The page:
- The Washington Times - Wednesday, August 23, 2000

More than four years after the Dayton accords ended the war, a remarkable thing is happening in Bosnia: Minorities are returning to their homes in droves. Over the first four months of this year Bosnians returned to areas where their ethnic group is a minority at a rate nearly quadruple that of last year, including returns to some of the most hard-line areas of the country. However, this dramatic progress on the core aim of Dayton needs urgent support if it is to be sustained and enlarged.As the rate of returns accelerates, NATO forces can reinforce this positive trend by providing security to returnees. Of equal importance, the international community should immediately target assistance to those living in the rubble of their homes. Assisting these hopeful returnees in re-establishing their lives in their prewar homes moves Bosnia toward stability and brings closer the day when the United States and NATO can draw down their troops in Bosnia without the threat of renewed warfare.

The over 12,000 minority returns through April that have taken the international community by surprise this year are the result of Bosnia's growing impatience with their refugee status, waning fear brought about by the absence of fighting, and importantly, a firm stance by the international community regarding the enforcement of property laws. Evictions of those squatting in homes belonging to others are on the rise, both allowing people to reclaim their homes and giving incentive to evictees to return to their own homes. The Office of the High Representative (OHR), the international community's highest authority in Bosnia, has become diligent in dismissing local officials who refuse to enforce the property law.

Return has been highest in those areas where NATO's Stabilization Force (SFOR) has created the most secure environment. Some SFOR contingents, such as those under British, Czech and German command, have been effective in conducting high-profile patrols, arresting indicted war criminals and clamping down on extremist troublemakers. In contrast, the U.S. contingent, along with the French and the Italians, has been much more timid in creating a secure atmosphere for returnees. SFOR commander General Ronald Adams and NATO's new supreme allied commander, General Joseph Ralston, could increase SFOR's constructive impact in Bosnia by adopting the successful practices of the British sector and applying them uniformly throughout Bosnia.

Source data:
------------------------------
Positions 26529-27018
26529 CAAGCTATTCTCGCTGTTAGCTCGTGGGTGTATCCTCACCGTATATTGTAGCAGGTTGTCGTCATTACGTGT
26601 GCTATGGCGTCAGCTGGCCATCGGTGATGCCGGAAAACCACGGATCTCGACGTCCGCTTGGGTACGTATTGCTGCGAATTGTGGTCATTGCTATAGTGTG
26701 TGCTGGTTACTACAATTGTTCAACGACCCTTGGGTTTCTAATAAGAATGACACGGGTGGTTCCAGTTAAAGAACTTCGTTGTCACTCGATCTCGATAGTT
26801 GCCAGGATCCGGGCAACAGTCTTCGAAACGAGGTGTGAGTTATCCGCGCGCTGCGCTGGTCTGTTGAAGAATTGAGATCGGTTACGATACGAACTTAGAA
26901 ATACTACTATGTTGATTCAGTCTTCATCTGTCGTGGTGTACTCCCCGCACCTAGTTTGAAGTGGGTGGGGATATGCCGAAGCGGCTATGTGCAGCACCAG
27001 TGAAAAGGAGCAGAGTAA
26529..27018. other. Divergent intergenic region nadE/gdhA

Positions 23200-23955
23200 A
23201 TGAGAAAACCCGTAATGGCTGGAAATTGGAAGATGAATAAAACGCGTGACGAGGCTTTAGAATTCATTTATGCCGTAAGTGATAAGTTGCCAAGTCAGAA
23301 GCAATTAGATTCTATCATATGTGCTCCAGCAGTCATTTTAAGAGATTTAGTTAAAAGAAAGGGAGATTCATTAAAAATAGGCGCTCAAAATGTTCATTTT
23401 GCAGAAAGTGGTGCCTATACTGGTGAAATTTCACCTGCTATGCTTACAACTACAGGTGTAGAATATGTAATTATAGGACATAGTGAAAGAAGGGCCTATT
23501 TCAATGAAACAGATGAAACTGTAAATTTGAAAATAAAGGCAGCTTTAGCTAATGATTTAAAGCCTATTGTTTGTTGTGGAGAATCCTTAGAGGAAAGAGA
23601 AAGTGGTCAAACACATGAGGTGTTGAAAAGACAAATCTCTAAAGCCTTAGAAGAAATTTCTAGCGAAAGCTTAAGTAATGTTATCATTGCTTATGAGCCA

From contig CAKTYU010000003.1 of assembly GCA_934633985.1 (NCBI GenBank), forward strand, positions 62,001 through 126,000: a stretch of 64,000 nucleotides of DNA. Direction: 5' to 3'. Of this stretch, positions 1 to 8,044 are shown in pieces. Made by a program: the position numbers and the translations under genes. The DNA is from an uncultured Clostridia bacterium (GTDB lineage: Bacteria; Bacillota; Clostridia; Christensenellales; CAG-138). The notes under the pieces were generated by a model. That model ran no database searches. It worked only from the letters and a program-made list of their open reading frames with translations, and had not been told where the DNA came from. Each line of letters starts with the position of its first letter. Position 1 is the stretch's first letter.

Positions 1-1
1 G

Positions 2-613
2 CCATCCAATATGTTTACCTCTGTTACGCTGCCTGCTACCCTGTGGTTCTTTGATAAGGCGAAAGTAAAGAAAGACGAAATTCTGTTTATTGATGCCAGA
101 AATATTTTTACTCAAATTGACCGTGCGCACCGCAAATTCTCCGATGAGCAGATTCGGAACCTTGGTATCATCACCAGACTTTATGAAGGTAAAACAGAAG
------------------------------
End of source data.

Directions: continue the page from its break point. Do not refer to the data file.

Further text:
If the United States is interested in withdrawing its small but indispensable contingent of about 4,000 troops from Bosnia, it should pursue the aggressive implementation and progressive interpretation of SFOR's mandate and ensure that overall SFOR troop strength does not decline below 20,000.

Many of those who have returned this year are living amid the ruins of their homes, waiting for international assistance to rebuild both housing and such infrastructure as schools, water, sewage and electrical systems. Yet donor funding appears sufficient only to support reconstruction for 10 percent of these returnees. If more aid is not made available soon, many of the minorities who have returned may give up in frustration, setting back Bosnia's healing and undermining the success of the international mission there.

U.S. Ambassador to Bosnia Thomas Miller has made the welcome announcement that American assistance to Bosnia would be refocused to support minority returns. The Clinton administration must act quickly to remove the bureaucratic hurdles to disbursement of these funds, freeing them for use before the end of the summer construction season. Congress, meanwhile, must resist isolationist pressure to cut future support to Bosnia through the U.S. Agency for International development. A failure to take advantage of the new climate in Bosnia will just prolong the need for aid and a strong military presence, costing more in the long run.

The numbers do not lie; minority returns are peaking just months before November elections in Bosnia are expected to result in substantial gains for political moderates. The opportunity for progress is genuine, but the administration and Congress must move rapidly to support it.

Eric Witte is associate director of the International Crisis Group.

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